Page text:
Active Audiences and Serial Fictions from Dickens to Soap Opera
"To be continued..." Whether these words fall at the end of The Empire Strikes Back or a TV commercial flirtation between coffee-loving neighbors, true fans find them impossible to resist. Ever since the 1830s, when Charles Dickens's Pickwick Papers enticed a mass market for fiction, the serial has been a popular means of snaring avid audiences.
In Consuming Pleasures jennifer Hayward establishes serial fiction as a distinct genre-one defined by the activities of its audience rather than by the formal qualities of the text. Ranging from installment novels, mysteries, and detective fiction of the 1800s to the television and movie series, comics, and advertisements of the twentieth century, serials are loosely linked by what may be called, after Wittgenstein, "family resemblances." These traits include intertwined subplots, diverse casts of characters, dramatic plot reversals, suspense, and such narrative devices as long-lost family members and evil twins.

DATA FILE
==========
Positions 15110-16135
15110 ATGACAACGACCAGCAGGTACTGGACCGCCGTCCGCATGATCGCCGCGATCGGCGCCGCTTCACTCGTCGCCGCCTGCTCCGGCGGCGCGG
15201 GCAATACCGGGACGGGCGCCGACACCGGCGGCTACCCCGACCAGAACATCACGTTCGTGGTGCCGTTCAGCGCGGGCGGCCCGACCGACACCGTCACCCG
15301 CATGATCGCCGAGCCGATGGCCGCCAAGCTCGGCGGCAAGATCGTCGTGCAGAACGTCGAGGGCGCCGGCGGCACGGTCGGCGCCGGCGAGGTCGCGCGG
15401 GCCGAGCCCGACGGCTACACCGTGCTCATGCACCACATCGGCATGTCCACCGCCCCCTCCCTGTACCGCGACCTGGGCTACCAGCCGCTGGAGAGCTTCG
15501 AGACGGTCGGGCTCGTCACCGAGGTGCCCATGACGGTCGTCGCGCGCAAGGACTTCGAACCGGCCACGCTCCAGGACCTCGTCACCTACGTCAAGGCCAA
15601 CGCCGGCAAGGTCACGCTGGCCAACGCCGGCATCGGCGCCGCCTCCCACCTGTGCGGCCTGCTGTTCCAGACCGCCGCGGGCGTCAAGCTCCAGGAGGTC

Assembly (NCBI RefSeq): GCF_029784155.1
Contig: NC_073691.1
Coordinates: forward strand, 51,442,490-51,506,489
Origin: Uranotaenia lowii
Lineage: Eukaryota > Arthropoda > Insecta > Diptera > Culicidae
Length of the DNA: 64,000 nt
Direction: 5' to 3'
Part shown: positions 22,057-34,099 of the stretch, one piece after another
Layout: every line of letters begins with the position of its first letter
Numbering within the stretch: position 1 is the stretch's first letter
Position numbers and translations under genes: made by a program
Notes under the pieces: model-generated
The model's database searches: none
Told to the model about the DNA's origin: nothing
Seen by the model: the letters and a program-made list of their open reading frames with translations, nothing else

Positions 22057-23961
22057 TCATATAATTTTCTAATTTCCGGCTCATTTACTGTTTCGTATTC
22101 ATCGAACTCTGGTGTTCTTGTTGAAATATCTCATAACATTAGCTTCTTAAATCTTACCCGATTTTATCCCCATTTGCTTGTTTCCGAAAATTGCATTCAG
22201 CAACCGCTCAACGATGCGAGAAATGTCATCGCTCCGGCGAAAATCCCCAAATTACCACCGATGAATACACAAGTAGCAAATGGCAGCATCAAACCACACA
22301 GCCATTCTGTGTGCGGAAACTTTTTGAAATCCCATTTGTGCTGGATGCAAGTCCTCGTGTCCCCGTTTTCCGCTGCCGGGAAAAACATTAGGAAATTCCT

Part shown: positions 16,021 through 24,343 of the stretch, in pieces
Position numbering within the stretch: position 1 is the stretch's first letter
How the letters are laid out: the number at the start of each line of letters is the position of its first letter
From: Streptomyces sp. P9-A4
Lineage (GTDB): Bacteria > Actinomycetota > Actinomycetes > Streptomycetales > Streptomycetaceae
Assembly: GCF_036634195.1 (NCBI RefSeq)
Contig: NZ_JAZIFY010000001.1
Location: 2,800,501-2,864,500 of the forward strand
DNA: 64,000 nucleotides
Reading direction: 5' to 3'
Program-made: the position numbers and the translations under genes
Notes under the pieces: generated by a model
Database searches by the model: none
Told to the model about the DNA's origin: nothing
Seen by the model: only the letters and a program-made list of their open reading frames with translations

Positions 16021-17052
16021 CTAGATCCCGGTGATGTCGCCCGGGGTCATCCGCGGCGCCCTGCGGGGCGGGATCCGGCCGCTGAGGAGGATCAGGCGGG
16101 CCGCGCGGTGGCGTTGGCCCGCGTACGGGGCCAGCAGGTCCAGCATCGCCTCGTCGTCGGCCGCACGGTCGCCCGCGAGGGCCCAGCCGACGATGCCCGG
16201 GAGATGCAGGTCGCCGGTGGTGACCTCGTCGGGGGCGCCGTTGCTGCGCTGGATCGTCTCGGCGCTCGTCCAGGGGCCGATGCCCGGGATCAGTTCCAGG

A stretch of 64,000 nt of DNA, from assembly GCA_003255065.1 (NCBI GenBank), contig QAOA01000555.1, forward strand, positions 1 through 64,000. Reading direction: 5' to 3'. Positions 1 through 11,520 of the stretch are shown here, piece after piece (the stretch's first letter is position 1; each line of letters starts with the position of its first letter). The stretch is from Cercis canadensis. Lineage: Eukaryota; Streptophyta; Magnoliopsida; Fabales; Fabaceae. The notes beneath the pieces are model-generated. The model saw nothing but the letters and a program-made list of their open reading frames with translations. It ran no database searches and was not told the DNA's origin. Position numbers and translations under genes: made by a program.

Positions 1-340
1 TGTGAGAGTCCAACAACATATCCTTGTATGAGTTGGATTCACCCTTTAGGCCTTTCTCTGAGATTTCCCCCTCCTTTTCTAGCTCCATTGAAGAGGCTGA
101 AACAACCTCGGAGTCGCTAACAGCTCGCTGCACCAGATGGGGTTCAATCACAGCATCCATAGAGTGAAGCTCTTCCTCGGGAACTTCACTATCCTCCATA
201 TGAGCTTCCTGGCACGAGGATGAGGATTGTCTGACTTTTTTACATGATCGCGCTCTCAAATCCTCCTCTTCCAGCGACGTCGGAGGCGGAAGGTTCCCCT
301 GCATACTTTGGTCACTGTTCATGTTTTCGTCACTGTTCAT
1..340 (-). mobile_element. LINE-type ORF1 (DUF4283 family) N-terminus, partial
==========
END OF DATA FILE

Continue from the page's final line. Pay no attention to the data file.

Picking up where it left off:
Hayward chooses four texts—Dickens's novel Our Mutual Friend (1864-65), Milton Caniff's comic strip Terry and the Pirates (1934-46), and the soap operas All My Children (1970-) and One Life to Live (1968-)—to represent the evolution of serial fiction as a genre, and to analyze the peculiar draw serials have upon their audiences.
Although the serial has enjoyed great marketplace success, traditional literary and social critics have denounced its ties to mass culture, claiming it preys upon passive fans. But Hayward argues that active serial audiences have developed identifiable strategies of consumption, such as collaborative reading and attempts to shape the production process.